Key jangling has been a tradition at football games for years. Some say it is elitist


Allie Goulding/Daily Senior Staffer

Northwestern students jingle keys before a kickoff. The taunt has some elitist undertones, but it’s been part of the school’s tradition for years.

Maddy Daum, Reporter

When Weinberg sophomore Vicente Rudolph went to his first football game during Wildcat Welcome, he watched as fans jingled their keys at kickoff. He figured it was a form of distraction, to try and throw the opposition off their game.

Rudolph said he later found out the tradition implies that Northwestern is so academically superior that even if the Wildcats lose, it’s OK — students at the competing university would “valet our cars” in the future.

“It is unsportsmanlike and it’s not in the spirit of the game because it takes a step back from football and makes it like ‘we are better than you’ in other aspects,” Rudolph said.

Northwestern has not heavily promoted the jingling the keys since the 2011 Wildside 101: Northwestern Football traditions video. Rudolph said he thinks students continue to do it because of tradition and groupthink.

McCormick freshman Alexandre Kaiser also heard the jingling at his first game, but thought it was inoffensive and funny, he said.

“If you look at all the other schools, they are chanting that we are nerds and we’re chanting that they’re going to work for us one day,” Kaiser said. “There is a cycle where you are just trying to get under the skin of the other team…It is kind of just mutual at this point.”

Weinberg freshman Grace Hauser said that although poor sportsmanship is present among many universities, the jingling makes Northwestern look unprofessional.

“I do think that when you (don’t consider) the intended audience it is an elitist thing,” Hauser said “That’s what makes me feel a bit uncomfortable.”

Northwestern football has had a reputation of losing, and has only recently become a winning program. Hauser said she felt like the tradition had been around for a long time and was created because students resort to celebrating academic success if they fail athletically.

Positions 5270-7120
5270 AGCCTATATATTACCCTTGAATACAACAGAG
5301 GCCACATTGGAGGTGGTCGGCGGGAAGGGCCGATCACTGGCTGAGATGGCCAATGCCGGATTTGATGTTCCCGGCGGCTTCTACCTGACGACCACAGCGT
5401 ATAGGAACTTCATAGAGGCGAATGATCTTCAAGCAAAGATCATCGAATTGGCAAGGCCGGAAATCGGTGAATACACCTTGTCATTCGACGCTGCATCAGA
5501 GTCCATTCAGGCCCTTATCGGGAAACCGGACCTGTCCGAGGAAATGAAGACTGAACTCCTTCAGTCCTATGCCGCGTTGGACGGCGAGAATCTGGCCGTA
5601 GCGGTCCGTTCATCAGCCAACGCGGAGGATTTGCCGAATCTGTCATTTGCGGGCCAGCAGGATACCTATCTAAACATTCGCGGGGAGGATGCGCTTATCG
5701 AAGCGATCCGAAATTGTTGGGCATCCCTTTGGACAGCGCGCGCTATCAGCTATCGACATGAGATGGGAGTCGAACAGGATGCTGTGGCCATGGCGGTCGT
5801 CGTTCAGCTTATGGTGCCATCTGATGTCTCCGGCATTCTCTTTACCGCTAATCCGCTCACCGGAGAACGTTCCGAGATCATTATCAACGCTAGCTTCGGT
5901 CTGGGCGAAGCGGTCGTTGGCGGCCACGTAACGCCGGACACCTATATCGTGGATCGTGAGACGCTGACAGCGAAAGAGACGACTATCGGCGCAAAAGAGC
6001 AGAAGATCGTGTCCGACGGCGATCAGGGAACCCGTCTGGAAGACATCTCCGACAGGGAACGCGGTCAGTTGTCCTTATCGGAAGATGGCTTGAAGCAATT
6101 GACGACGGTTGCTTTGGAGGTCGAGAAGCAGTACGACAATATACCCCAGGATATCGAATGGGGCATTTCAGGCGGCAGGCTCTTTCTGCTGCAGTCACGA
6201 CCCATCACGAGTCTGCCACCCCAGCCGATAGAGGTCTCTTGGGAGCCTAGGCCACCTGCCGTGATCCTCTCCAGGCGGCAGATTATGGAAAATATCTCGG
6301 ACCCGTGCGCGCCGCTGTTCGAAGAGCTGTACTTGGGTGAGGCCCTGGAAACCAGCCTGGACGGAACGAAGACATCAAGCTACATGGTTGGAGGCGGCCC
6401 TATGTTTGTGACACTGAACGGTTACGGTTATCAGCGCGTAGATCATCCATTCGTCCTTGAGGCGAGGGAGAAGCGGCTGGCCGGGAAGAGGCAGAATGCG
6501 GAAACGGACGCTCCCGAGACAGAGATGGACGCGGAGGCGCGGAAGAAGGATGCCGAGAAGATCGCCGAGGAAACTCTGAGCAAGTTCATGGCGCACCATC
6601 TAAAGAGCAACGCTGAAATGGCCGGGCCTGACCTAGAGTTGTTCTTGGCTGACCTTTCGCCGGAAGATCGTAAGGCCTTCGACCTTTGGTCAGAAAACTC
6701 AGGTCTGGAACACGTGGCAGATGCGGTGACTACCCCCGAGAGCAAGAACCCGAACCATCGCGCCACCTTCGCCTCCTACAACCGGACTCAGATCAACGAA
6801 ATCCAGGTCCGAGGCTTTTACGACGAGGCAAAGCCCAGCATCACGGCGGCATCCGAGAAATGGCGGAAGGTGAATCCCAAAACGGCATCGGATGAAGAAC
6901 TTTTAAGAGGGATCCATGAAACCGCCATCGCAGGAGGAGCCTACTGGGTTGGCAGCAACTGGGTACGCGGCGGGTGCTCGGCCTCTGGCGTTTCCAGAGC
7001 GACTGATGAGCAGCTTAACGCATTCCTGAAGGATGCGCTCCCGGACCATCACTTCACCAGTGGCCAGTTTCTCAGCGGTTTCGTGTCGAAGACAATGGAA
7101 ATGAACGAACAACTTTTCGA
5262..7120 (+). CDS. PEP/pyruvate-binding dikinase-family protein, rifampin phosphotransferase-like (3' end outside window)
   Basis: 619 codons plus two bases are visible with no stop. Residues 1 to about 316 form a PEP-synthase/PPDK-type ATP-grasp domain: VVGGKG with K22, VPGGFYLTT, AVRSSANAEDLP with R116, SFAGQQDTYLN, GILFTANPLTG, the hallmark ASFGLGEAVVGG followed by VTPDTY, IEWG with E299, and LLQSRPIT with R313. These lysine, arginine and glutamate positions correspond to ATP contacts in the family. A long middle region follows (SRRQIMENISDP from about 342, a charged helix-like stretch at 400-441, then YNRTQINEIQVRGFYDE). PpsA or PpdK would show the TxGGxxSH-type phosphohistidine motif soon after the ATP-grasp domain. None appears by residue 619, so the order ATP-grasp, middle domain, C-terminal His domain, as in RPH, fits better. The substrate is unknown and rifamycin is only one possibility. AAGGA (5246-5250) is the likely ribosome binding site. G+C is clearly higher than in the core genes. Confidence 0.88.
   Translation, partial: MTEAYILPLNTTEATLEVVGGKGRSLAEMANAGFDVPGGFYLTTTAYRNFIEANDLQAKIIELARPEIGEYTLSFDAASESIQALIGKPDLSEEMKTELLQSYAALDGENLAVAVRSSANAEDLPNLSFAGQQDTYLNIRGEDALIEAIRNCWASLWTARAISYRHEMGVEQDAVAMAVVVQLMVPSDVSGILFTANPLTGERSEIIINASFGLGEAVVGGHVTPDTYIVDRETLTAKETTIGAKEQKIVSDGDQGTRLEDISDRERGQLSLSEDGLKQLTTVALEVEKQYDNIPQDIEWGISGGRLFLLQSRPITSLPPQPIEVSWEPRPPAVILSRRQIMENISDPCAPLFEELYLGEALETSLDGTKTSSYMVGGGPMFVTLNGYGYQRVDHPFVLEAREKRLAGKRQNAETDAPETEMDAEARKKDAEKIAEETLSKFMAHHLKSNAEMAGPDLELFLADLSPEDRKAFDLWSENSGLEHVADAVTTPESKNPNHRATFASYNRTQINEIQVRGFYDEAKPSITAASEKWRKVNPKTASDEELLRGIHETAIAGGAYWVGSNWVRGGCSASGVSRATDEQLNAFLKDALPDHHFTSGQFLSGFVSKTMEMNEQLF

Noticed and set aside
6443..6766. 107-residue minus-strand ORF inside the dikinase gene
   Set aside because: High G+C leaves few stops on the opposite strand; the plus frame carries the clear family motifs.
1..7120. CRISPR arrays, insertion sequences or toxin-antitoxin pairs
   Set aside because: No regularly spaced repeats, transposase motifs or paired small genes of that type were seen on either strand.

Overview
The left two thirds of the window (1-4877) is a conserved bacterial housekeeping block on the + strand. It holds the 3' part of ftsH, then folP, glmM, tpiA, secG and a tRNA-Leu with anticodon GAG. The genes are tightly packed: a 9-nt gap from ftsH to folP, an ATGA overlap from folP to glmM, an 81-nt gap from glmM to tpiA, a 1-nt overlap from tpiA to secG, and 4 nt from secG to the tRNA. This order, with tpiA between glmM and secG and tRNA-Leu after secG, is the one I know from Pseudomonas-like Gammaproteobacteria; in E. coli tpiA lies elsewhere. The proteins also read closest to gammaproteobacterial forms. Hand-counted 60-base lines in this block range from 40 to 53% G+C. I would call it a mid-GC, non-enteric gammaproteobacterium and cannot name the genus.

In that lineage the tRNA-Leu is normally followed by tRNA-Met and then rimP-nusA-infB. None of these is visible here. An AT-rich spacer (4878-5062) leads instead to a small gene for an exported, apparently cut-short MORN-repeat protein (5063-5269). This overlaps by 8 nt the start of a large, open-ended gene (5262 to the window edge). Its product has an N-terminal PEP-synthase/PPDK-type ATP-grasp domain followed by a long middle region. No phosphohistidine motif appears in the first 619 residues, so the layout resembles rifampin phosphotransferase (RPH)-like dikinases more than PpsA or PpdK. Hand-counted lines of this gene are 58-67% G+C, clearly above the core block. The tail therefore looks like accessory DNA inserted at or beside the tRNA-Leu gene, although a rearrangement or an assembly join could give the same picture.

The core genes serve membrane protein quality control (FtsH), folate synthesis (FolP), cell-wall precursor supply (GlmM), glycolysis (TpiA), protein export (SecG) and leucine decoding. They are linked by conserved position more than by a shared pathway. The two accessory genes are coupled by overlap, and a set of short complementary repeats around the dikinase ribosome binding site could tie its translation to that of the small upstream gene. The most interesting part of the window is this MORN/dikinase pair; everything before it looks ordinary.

Maddy Fisher, former vice president of Wildside, said she was curious about the origin of the tradition and corresponded with University archives. The earliest reference to shaking keys she found was in 1984 in The Daily Northwestern, which refers to it as an established tradition.

Fisher said a theory she learned from University archives is that the tradition started around the time of the team’s losing streak between 1979-1982. However, she does not participate in the tradition and hopes students understand the meaning behind it.

“I think students should take it upon themselves to recognize that it has very serious and consequential undertones,” Fisher said. “I don’t know that realistically seeking out some sort of implementation of an order (to stop) from the University or Athletics is necessarily realistic. But I think it is something that the University should strive towards making sure everyone understands clearly what it means and acknowledging that isn’t a way we would want to reflect ourselves.”

This story has been updated to clarify that Maddy Fisher was commenting on a theory she learned from the University Archives.

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